Beta This part of GOV.UK is being rebuilt – find out what this means

HMRC internal manual

Property Income Manual

From
HM Revenue & Customs
Updated
, see all updates

Rent-a-room: going abroad and/or occupying job related accommodation

Summary

Taxpayers who go abroad to work and, in the meantime, let their UK homes are unlikely to qualify for rent-a-room relief during their absence. This is so even if the absence is intended to be temporary (for say 2 or 3 years) and they are to occupy accommodation abroad that they do not themselves own. The same principles apply to taxpayers who occupy job related accommodation.

Example 1 below deals with the most common situation where rent-a-room relief will not be due.

Example 2 deals with the exceptional situation where the taxpayer may still qualify for rent-a-room relief.

Example 1 - relief not due

Derek’s only residence until 10 December 2001 was Green Pastures in Woking.

On that date he was sent by his employer to assist in a computer marketing exercise in America for a period likely to last for two or three years.

He returned on 26 May 2004.

While he was in America he occupied a luxury flat in Los Angeles provided rent-free by his employer.

During his absence he let Green Pastures via an agency to an unconnected person from 11 December 2001 to 30 April 2004.

He made no return visits home during the whole period.

Rent-a-room relief is not available to Derek for any year.

The letting income is assessable under Schedule A and the basis periods are as follows:

2001-02 11 December 2001 to 5 April 2002
   
2002-03 6 April 2002 to 5 April 2003
2003-04 6 April 2003 to 5 April 2004
2004-05 6 April 2004 to 30 April 2004

At no time during any of these basis periods was Green Pastures, as a matter of fact, Derek’s only or main residence because he did not occupy the property as a residence at any time during these periods.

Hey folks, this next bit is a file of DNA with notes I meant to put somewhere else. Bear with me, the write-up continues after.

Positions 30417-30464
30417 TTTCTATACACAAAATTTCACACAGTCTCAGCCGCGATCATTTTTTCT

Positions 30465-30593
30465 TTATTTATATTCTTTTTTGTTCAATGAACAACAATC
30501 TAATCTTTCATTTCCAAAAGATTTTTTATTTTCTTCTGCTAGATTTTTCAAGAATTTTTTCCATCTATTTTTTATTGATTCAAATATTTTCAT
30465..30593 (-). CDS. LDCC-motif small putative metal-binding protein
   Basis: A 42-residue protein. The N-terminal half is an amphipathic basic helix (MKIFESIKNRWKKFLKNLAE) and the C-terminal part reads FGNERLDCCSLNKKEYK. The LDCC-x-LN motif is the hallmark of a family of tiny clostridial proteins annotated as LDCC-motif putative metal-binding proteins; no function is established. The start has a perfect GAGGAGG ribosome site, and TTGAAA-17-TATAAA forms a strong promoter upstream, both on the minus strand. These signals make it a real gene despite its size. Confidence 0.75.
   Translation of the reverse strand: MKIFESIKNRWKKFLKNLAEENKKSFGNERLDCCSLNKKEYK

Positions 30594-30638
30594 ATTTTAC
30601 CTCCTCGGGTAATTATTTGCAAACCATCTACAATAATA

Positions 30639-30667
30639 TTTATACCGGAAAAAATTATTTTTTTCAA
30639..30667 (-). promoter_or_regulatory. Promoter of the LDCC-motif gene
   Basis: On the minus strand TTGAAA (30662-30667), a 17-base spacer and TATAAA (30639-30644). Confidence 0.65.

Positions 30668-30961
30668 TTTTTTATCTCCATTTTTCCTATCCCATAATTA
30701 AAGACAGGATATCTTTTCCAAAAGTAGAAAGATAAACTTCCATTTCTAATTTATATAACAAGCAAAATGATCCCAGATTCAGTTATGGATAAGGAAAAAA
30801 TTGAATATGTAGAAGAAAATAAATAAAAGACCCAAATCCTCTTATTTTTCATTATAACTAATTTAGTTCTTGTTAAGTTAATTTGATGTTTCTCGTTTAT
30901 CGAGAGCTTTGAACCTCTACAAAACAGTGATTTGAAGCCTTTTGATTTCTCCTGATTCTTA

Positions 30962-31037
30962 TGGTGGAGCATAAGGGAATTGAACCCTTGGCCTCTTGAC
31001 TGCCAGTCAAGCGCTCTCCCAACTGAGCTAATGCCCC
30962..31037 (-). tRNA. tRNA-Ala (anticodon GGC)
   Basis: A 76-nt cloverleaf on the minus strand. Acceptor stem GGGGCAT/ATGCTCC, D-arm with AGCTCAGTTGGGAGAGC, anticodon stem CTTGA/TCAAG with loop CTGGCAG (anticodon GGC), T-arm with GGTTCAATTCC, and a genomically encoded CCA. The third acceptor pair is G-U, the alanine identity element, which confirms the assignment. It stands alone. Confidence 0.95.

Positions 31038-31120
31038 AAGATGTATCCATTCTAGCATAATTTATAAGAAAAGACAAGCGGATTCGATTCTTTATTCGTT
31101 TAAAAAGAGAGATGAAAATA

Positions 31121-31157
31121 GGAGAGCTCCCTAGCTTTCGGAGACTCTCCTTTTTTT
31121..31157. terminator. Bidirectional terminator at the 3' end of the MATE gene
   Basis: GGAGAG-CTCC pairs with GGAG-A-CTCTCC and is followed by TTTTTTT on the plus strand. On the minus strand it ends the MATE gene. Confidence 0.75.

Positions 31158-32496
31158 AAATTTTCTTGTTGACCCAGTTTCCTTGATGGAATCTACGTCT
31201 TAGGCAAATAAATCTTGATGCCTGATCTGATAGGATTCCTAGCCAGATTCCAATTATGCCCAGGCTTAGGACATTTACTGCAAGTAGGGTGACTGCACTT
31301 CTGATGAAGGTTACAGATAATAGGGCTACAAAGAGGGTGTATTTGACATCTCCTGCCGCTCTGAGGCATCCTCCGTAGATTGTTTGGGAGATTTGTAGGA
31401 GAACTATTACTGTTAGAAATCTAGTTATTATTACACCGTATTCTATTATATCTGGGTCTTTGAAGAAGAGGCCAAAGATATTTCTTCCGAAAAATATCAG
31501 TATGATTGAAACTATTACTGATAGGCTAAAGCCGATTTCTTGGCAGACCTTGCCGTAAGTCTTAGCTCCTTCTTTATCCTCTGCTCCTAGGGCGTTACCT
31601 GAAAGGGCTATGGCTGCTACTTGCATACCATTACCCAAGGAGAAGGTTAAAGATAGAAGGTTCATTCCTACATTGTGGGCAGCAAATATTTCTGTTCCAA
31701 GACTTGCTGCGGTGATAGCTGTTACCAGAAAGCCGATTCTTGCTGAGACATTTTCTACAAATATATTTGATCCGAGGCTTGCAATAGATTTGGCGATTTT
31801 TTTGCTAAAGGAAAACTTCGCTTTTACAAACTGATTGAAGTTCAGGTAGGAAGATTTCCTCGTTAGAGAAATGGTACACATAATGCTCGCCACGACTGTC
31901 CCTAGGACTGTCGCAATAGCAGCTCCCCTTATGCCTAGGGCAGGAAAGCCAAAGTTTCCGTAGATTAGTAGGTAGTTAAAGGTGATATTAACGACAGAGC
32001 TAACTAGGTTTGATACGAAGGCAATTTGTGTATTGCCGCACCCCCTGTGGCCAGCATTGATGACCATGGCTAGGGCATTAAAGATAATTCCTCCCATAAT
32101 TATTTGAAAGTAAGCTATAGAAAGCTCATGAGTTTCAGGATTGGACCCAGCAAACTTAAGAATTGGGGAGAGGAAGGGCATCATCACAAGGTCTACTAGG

Top of page

Example 2 - relief due

The facts are the same as in the previous example except that this time Derek lets Green Pastures directly to a distant relative, Robert, who has come with his family to this part of the country to continue his studies.

Derek therefore delays his departure by one week to 18 December 2001 and, he and his family having vacated the Los Angeles flat, also returns one week early on 19 May 2004 so that the two families can spend some time together. In addition, Derek returns with his family from America in the summers of 2002 and 2003 to spend a two-week holiday with Robert at Green Pastures.

The basis of assessment and the basis periods are as before.

Derek is entitled to rent-a-room relief for 2001-02 and 2004-05. This is because during each of the basis periods for these years of assessment there was a one-week period where as a matter of fact, Green Pastures was Derek’s only residence.

Derek is not entitled to rent-a-room relief for 2002-03 and 2003-04, however. Although Derek was living in Green Pastures for two weeks in each of the basis periods for these years it is doubtful whether Green Pastures was his residence during these stays: he was merely visiting as a guest of Robert, who was legally entitled to exclusive use of the property during these periods. Even if, however, the property did become Derek’s residence during the two-week holidays, we would consider that it was not his main residence, which remained the Los Angeles flat that was his real (albeit temporary) ‘home’ throughout his absence abroad.